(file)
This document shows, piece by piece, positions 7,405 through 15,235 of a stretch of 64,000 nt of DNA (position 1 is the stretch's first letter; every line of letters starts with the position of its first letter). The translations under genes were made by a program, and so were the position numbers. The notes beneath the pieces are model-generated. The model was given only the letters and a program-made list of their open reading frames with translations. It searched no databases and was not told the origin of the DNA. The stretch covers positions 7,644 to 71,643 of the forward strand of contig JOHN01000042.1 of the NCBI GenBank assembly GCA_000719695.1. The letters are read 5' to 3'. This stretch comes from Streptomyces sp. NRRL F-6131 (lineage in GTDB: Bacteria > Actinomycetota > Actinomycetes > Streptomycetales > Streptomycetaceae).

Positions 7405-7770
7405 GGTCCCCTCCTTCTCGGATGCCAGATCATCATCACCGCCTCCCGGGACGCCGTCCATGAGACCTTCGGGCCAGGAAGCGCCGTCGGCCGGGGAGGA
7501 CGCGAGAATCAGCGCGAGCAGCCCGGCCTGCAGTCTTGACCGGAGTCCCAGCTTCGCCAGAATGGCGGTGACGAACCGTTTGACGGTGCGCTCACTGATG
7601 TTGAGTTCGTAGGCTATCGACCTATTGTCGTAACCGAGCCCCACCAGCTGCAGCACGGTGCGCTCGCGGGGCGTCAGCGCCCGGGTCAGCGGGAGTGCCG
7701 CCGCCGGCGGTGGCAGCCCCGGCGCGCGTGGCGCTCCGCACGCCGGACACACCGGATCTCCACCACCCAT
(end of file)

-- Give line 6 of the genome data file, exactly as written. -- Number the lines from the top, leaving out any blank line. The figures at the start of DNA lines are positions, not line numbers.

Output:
7701 CCGCCGGCGGTGGCAGCCCCGGCGCGCGTGGCGCTCCGCACGCCGGACACACCGGATCTCCACCACCCAT